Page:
EAST BRUNSWICK, N.J. (AP) — With budgets tight, some municipalities have decided to cancel Halloween festivities this year, while others are continuing their holiday traditions.
Old Bridge’s Halloween Spooktacular, a popular three-day event held in the township for the last seven years, is the latest victim of the township’s budget woes.
“We love it and look forward to it each year, but at a time when we have our backs to the wall with a huge deficit, it’s not the thing to do,” said township parks and recreation director Thomas Badcock.
Badcock said Old Bridge Day, which was slated to be held in early October, also was canceled this year.
“It’s not so much as the expense as far as materials go, it’s the people,” he said. “You have to spend money on overtime. That’s where a majority of the money goes.”
Badcock said anytime there’s a special event that isn’t held during the normal workday, the township is required to pay overtime.
“People ask all the time why you just can’t change their hours,” he said. “By contract you’re not allowed to change their shifts. They have a contract and you just can’t change their hours.”
Linden, too, has canceled its annual Halloween parade, ending a 60-year tradition.
Mayor Richard Gerbounka said the city can’t justify the expense, especially with a recently approved $344 municipal tax increase and planned layoffs next year.
Gerbounka said a Halloween parade is nice to have, but not when the city has serious financial problems.
In hard times, hard decisions have to be made for the benefit of taxpayers, he said.
The Linden parade, traditionally held on the Sunday before Halloween, costs about $40,000, most of which is used to hire professional bands. The cost also covers overtime expenses for police, public works and recreation department employees, some of whom receive double time for working on Sunday.
In Sayreville, officials are still planning on hosting their annual Halloween Parade and Trick or Treat Trunk. The event will be held at 6:30 p.m. Thursday, Oct. 28, at the Borough Hall football field.
“It costs the borough a couple hundred dollars,” said borough Business Administrator Jeffry Bertrand. “It comes out of the special events account. The bulk of the cost is donated. Organizations in town come with a car filled with candy. Even the cupcakes given out are donated. The borough only pays for the trophies that are given out for the costume awards.”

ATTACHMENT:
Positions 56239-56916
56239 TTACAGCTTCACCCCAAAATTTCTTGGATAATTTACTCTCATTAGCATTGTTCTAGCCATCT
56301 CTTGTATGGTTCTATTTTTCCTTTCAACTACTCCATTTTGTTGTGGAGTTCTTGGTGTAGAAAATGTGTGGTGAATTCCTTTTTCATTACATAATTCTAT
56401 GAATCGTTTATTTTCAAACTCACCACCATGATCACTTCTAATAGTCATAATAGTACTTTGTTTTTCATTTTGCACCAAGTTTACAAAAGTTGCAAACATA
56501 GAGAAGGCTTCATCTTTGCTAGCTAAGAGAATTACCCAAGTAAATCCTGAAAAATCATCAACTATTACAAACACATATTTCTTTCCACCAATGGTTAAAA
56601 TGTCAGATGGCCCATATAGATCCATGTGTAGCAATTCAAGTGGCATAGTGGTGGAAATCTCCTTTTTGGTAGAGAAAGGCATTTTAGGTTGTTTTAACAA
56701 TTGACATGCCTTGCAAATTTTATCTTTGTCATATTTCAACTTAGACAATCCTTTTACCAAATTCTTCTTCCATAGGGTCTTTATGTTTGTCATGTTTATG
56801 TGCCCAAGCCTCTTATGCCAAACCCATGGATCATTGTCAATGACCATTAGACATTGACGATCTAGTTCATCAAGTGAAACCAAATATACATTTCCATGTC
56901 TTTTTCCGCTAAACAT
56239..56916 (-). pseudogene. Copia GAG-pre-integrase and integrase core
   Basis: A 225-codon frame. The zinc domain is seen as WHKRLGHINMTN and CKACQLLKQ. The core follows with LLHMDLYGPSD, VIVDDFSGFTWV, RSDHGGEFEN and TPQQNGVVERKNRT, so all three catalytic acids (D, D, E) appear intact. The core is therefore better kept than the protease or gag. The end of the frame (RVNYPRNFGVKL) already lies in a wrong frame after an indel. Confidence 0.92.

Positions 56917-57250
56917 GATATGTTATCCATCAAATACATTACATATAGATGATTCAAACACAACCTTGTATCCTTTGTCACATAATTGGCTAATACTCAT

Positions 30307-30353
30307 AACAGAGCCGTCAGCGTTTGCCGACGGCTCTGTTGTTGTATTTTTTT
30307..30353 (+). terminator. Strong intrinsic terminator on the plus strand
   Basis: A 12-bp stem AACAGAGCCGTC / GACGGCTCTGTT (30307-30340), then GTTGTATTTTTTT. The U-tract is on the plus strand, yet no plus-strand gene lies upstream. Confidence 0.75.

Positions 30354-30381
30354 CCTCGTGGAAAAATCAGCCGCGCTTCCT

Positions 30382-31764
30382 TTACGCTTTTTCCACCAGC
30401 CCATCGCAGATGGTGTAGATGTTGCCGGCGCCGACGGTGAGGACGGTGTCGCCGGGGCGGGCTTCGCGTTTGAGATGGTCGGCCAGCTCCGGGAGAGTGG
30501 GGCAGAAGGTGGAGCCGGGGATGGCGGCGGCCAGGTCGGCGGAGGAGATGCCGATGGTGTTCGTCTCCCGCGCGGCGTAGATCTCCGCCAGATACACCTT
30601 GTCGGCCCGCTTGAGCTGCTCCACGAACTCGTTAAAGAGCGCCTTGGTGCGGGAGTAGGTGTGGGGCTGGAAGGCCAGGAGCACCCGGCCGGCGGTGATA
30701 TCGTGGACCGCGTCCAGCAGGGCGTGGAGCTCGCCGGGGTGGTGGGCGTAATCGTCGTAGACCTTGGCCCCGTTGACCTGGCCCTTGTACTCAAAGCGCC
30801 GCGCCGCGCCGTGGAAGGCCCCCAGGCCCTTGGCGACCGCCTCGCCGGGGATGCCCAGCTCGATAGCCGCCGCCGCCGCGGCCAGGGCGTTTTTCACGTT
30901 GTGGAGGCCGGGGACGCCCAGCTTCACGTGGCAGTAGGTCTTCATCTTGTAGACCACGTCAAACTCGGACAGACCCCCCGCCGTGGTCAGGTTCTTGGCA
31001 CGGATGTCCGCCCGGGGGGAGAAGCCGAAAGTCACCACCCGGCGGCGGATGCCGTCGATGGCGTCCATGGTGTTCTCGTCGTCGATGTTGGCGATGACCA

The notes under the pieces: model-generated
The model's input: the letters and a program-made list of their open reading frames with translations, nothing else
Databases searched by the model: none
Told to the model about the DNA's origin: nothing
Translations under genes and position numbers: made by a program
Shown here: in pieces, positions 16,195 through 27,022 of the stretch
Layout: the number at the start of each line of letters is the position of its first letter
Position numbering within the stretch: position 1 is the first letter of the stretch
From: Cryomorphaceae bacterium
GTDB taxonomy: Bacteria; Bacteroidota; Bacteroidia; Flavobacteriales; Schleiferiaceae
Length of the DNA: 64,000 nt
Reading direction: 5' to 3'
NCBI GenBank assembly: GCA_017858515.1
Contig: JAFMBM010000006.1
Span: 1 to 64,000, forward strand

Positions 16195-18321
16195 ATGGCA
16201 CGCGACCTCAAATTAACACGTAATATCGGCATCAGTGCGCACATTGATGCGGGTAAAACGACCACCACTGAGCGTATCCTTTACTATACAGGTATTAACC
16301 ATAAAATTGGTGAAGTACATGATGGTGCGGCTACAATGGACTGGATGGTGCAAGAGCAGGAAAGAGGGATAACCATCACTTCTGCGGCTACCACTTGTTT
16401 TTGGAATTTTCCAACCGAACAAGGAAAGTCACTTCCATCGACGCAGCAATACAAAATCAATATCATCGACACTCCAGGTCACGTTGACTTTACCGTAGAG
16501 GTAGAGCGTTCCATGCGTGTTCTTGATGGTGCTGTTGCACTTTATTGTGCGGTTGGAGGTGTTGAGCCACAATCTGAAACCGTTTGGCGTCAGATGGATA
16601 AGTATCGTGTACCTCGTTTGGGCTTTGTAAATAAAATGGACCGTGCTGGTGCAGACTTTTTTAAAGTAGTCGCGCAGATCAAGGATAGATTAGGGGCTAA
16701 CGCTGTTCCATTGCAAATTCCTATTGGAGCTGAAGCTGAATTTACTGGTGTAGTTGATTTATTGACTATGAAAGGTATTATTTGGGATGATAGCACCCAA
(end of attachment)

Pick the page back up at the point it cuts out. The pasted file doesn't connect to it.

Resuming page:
The borough works with the all volunteer recreation advisory board to host the event.
“We used to have big overtime costs, but we restructured the event in the last few years to work with the volunteers,” Bertrand said. “The modifications cut our costs, but added things that weren’t there before and made it better. We’ve seen an increase in the number of people attending.”
Bertrand said the event typically attracts about 400 children and last year at least two dozen vehicles, representing various organizations in town, were on hand.
With local businesses and organizations as sponsors, Perth Amboy will be holding a Halloween parade and costume judging Contest on Saturday, Oct. 30.
The costume pre-judging will begin at 11 a.m. at the Perth Amboy Train Station on Smith Street. The parade will begin at noon.
The contest, festivities and awards will be held from noon to 2 p.m. on Smith Street at the five corners.
The parade, which costs about $3,000, is coordinated and partially funded by the Office of Recreation and is co-sponsored by the Perth Amboy Municipal Alliance to Prevent Alcoholism and Drug Abuse. Local businesses, such as Robert Fiance Beauty School, City Dance Academy, Glass Gardens ShopRite, Portuguese Manor, WellCare, Raritan Bay Area-YMCA and others, have sponsored the event.
No overtime costs are associated with the event.
“We have reached out to a number of sponsors and the community has partnered with us on these efforts,” said Kenneth Ortiz, superintendent of the Office of Recreation.
Ortiz said the event provides an opportunity to inform parents and children of safety measures that should be implemented during the holiday and to warn children about the adverse effects of alcohol, drugs and tobacco.
The parade, held in the business improvement district, also assists in the promotion of services for vendors in the downtown area.
(Copyright 2010 by The Associated Press. All Rights Reserved.)